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Kon Stoilas


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Link between financial staff rewards and business performance


Can anyone find any research to suggest/prove that by giving staff financial rewards (either bonuses/salary increases) for increased individual performace will lead to increased business performance.

How can we measure that by giving staff greater financial incentives for achieving better performance the company will be better off?

4 Responses

  1. Financial rewards driving performance – not as far as I know

    Hi Kstoilas

    Although not directly answering your question, most of the research I’ve seen would suggest that financial rewards including base salary and bonus do not appear to drive performance, motivate or engage to the degree many would hope.

    One source would be the work of the Minneapolis Gas company who conducted reasech involving 40,000 employees between 1945 and 1965.

    The following link gives futher info about this and other research.

    The Corporate Leadership Council might be a further source of info if your organization is a member.

    The Sears Roebuck company did some research a few years ago that linked employee satisfaction with customer satisfaction and then to company results.  This seems to reinforce the case that it’s not (just) about financial rewards.

  2. No…..but some research that suggests an alternative approach..

    "A study, published in 1999 by Kenneth Kovach of George Mason University, compared associates’* ranking of what they wanted from their jobs with what their bosses thought was important to the associates. The results of the study were somewhat surprising.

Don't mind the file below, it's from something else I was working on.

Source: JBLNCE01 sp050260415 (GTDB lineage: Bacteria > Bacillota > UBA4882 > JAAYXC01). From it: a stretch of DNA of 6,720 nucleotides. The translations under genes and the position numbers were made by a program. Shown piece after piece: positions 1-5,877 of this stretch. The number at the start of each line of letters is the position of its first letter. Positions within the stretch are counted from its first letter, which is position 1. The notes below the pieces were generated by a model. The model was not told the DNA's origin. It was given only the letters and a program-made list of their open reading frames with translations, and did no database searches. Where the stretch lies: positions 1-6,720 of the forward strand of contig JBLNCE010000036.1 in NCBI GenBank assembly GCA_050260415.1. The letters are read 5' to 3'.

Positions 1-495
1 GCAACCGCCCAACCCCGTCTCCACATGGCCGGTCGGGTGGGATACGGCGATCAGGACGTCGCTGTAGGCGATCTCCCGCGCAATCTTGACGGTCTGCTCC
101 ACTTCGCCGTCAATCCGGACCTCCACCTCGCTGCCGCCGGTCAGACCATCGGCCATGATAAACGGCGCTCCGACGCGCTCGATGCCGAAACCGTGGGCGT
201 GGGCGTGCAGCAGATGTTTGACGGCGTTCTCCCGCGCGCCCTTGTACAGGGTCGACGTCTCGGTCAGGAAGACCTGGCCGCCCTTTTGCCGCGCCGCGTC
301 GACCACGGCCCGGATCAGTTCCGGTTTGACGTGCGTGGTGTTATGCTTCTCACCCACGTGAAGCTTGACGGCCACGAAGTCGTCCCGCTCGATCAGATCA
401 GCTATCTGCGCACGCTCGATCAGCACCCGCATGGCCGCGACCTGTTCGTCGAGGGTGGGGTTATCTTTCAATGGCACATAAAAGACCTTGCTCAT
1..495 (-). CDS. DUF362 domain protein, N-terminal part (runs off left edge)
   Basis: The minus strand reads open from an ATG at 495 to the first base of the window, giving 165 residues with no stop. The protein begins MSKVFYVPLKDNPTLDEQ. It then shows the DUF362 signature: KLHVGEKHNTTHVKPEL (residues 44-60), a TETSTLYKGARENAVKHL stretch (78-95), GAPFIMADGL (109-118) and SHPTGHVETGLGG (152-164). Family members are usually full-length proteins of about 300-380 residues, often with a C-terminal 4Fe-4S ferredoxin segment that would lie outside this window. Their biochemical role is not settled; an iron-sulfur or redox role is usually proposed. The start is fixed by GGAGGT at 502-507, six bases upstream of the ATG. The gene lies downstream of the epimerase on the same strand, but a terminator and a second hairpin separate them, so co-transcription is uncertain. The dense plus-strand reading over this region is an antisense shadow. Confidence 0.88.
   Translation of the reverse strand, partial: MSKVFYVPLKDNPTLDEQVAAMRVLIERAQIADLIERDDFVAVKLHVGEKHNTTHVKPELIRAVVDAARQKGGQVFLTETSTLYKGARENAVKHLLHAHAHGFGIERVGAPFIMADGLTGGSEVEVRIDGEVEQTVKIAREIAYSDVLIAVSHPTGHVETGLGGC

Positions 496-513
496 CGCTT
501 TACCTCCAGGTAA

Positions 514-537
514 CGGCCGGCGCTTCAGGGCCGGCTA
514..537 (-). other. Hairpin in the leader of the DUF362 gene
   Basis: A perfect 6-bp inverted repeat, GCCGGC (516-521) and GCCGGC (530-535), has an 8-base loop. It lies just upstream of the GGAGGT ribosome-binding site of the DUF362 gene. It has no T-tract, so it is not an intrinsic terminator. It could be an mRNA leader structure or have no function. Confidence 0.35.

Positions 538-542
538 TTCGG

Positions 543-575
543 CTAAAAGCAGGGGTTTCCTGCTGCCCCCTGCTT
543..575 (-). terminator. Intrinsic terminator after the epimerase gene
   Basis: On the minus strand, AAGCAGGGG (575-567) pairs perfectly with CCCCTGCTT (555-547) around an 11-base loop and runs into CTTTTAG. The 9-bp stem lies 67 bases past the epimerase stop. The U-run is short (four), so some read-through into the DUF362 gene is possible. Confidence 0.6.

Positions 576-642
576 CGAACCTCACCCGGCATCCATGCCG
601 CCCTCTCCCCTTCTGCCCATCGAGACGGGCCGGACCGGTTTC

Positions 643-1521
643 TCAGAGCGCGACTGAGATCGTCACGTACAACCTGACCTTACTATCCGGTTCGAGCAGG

At the top of the associates’ list was interesting work, followed by appreciation of work, a feeling of being “in on things”, job security, and good wages, in that order.

    Employers thought good wages, job security, promotion/growth, good working conditions, and interesting work were most important to their staff.

    Motivating people can be challenging because associates are individuals, meaning what works for one, may not work for another. Managers must be able to communicate with associates.

    According to Kovach, managers sometimes disregard the most important motivational techniques when dealing with associates.


    Managers often think monetary incentives are the best way to motivate associates, but more often than not non-monetary incentives are best.


    Kovach’s survey provides good ideas for motivational opportunities.

    Two key managerial points emerge from Kovachs work: what associates most want from their jobs can be easily be addressed by their supervisors and are relatively inexpensive to implement.

    This is in sharp contrast to wages, job security, and promotion which are usually under the control of top-level managers.It is also a good idea to consider career development and where people are in their careers when thinking about rewards and recognition. Incentives can be both monetary and non-monetary."



    The term "associates" simply means staff…it obviously includes managers who are managed by other managers and is used to try to avoid the "management v workers" approach.


    I hope this helps

    Rus Slater

  3. finance and performance

    It’s a bit like the holy grail – people would like to find a link, but can’t.  There’s too much in the way of a direct impact between one individual’s remuneration and increased performance.  And there’s a surprising range of people who agree, from Daniel Pink’s book Drive (easy read) to much more dense (as in reading) academics.  

    There’s a great deal of evidence stacking up against money as a motivator – have a look at Deci and Ryan’s Self Determination Theory (SDT) and more recent studies – particularly by economists.

    It might be of course that organisations are willing to pay for research which concludes that financial incentives (in short supply) are not key to worker motivation.  We ran a mindstretch(R) session on this last year; have a look at some of the notes. 

    — Karen, fe3 consulting

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Kon Stoilas

L&D/OD/HR Consultant

Read more from Kon Stoilas

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